For three dozen more photos of the show and its special exhibition, read Will Larson's complete report, Reflections on the Sainte-Marie Show, 2015.

Alpine views. Display pinlights polka-dot the Caligari-esque stairsteps and jumble of olive-black vesuvianite specimens found on the Italian side of the Rhône-Alpes. From the special exhibition, Alps, at this year's Sainte-Marie show. (Photo: Will Larson)

Alpine views. Display pinlights polka-dot the Caligari-esque stairsteps and jumble of olive-black vesuvianite specimens found on the Italian side of the Rhône-Alpes. From the special exhibition, Alps, at this year's Sainte-Marie show. (Photo: Will Larson)

More Alpine views Also from the Alps exhibition, a variety of specimens from Tirol and Salzburg, Austria. Like an antique telephone pole insulator, the amethyst scepter at center displays only a hint of purple. (Photo: Will Larson)

More Alpine views Also from the Alps exhibition, a variety of specimens from Tirol and Salzburg, Austria. Like an antique telephone pole insulator, the amethyst scepter at center displays only a hint of purple. (Photo: Will Larson)


PEG in a Poke

To whet the appetite, see our reprint of the above report by none other than Richard Jahns, with Lauren A. Wright.

To whet the appetite, see our reprint of the above report by none other than Richard Jahns, with Lauren A. Wright.

If we can let the cat out of the bag, a little bird told us that the Pegmatite Interest Group is considering its ninth biennial International Symposium on Granitic Pegmatites (PEG 2019) to be held in the San Diego, California area. PEG 2017 will take place in Norway.

Because of San Diego's many pegmatitic districts and active gem mines—assuming those mines will be active four years hence—as well as the area's private and public collections, selection of the area seems a natural. Our informant also noted that it was in Southern California that Richard H. Jahns published what has been called "a series of classic papers on layered pegmatite-alpite instrusives, which established him as one of the world's leading authorities on these fascinating and important rock types."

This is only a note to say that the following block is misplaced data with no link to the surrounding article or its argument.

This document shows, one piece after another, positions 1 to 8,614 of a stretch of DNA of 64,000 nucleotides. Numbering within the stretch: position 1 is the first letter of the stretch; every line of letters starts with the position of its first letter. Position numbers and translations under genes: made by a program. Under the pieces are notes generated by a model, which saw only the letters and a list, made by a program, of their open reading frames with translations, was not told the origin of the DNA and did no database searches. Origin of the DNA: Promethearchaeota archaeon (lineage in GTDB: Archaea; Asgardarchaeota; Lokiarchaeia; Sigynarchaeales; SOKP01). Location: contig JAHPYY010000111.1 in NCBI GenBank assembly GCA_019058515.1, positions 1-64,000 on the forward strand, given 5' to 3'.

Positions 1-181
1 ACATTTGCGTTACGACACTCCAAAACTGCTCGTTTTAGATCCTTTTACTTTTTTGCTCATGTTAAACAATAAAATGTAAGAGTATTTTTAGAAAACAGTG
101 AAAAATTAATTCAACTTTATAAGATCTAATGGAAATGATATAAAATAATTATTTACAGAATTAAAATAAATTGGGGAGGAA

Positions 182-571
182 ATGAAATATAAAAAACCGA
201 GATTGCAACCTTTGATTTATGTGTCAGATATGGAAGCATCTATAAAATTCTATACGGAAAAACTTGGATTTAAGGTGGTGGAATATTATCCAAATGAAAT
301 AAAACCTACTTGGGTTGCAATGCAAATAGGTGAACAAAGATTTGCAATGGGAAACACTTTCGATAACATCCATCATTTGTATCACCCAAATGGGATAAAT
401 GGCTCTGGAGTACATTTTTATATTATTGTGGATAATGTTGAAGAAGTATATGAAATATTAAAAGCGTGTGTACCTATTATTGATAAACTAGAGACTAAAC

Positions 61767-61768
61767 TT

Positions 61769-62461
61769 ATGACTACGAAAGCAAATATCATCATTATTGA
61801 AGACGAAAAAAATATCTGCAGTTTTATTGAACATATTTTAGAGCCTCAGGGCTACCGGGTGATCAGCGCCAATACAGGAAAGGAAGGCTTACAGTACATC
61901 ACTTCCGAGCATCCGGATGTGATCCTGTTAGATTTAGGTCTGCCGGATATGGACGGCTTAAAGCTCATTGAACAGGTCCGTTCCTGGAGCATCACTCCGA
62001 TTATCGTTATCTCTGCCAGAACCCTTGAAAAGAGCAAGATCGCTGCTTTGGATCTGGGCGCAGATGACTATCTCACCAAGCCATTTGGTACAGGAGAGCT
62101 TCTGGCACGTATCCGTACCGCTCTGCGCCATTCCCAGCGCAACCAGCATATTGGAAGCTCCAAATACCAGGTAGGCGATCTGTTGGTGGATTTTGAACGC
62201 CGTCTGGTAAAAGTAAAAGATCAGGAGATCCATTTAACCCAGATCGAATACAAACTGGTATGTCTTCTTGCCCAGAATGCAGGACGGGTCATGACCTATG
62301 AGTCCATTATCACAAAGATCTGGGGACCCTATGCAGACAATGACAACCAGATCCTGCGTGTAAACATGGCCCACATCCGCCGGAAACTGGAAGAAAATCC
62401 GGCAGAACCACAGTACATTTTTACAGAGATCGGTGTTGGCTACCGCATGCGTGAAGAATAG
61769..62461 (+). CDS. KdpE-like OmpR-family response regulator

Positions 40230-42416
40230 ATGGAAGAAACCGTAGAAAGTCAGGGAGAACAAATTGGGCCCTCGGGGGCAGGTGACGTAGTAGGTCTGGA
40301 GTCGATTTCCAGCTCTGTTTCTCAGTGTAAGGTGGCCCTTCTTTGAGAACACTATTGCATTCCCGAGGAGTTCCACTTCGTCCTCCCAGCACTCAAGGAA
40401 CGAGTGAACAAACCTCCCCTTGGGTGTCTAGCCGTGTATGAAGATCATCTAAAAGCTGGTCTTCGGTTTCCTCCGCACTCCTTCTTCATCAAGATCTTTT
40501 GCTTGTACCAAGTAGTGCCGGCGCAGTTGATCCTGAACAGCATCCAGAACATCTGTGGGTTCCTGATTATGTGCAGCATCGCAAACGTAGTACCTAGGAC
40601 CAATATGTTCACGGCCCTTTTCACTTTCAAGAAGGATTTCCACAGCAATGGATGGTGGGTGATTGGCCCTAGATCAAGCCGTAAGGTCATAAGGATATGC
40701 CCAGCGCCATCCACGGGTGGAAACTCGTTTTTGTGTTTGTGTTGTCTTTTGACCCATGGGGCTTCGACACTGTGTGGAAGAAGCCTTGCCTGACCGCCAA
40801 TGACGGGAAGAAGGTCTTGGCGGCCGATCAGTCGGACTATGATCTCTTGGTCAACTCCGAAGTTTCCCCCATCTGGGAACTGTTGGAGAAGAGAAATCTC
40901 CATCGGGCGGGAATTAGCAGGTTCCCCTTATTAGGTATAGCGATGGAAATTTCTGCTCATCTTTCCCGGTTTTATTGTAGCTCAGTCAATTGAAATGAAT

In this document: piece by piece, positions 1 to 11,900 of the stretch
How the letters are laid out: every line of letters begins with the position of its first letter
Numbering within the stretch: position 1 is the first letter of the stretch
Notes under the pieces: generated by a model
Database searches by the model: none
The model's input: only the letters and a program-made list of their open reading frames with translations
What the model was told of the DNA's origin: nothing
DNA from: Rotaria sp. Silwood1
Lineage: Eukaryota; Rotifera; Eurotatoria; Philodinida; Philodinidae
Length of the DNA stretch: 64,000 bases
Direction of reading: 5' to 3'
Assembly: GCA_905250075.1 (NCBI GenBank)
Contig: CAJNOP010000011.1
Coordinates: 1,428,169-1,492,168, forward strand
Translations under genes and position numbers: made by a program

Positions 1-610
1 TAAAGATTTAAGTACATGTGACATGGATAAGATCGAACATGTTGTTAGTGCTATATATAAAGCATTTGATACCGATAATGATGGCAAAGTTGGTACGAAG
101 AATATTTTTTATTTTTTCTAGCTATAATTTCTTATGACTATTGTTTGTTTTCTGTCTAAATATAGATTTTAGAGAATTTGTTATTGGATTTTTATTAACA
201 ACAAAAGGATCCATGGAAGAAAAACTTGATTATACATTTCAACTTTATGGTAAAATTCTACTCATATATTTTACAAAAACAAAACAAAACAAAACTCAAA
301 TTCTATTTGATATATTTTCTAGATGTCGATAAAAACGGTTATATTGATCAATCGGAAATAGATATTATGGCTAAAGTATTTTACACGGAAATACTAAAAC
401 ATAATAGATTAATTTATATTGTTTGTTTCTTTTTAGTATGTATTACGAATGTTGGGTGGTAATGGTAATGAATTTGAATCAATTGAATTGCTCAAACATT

Pala International is very excited about the consideration of San Diego as the venue for PEG 2019. 


Un Spécimen Andalou. Goethite from Filón Sur Mine, Tharsis, Alosno, Huelva, Andalusia, Spain, 11 x 12 x 6 cm. This specimen has been sold. (Photo: Robert Weldon)

Un Spécimen Andalou. Goethite from Filón Sur Mine, Tharsis, Alosno, Huelva, Andalusia, Spain, 11 x 12 x 6 cm. This specimen has been sold. (Photo: Robert Weldon)

This time we offer a goethite growing in columns with vivid iridescences sparkling with all the colors of the rainbow. The sample, from a very unique find in the 1980s, was in a Spanish private collection.

Interested? Contact us. 


Corrections

We don't often make mistakes, and they usually are the sort that can be corrected when the newsletter is archived on Palaminerals.com. A couple of instances come to mind. Two years ago, I mistook dendrites for fossilized ferns; historian and professional appraiser Dr. Kenneth Burchell straightened me out, as did paleontologist Alan Goldstein. In June, as part of thanking clients for their support over the past 46 years of Pala International's existence, I wrote: You keep us unspired. That gaff was caught in-house by Pala's John McLean.